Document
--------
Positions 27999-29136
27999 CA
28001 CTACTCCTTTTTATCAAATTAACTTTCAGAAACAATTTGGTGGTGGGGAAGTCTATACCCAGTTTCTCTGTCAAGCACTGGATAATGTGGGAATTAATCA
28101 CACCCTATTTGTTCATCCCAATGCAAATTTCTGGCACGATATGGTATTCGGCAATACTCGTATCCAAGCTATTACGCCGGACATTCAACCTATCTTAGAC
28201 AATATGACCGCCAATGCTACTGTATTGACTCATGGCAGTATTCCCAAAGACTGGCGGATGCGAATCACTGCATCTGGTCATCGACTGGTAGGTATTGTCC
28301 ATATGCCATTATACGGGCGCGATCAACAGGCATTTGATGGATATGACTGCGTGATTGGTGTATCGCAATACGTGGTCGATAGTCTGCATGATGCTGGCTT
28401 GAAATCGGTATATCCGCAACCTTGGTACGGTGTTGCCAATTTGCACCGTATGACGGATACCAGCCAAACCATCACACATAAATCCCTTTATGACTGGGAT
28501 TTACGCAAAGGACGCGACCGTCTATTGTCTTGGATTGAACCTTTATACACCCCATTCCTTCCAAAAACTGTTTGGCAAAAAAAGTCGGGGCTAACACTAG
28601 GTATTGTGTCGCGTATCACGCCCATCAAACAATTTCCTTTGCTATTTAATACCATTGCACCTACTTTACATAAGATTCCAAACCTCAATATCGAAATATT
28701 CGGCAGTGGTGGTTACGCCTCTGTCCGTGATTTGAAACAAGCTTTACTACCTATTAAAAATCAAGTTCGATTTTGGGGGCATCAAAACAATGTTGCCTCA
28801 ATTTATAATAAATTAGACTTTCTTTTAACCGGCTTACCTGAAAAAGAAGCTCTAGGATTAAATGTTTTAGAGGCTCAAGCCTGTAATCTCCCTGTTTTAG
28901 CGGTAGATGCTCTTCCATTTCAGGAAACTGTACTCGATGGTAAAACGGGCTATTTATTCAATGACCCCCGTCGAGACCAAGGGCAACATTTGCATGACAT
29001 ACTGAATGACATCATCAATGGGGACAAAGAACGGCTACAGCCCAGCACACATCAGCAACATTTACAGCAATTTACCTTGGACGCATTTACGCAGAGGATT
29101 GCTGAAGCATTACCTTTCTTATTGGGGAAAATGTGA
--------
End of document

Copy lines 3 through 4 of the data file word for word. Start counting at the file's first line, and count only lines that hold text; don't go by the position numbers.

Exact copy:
28001 CTACTCCTTTTTATCAAATTAACTTTCAGAAACAATTTGGTGGTGGGGAAGTCTATACCCAGTTTCTCTGTCAAGCACTGGATAATGTGGGAATTAATCA
28101 CACCCTATTTGTTCATCCCAATGCAAATTTCTGGCACGATATGGTATTCGGCAATACTCGTATCCAAGCTATTACGCCGGACATTCAACCTATCTTAGAC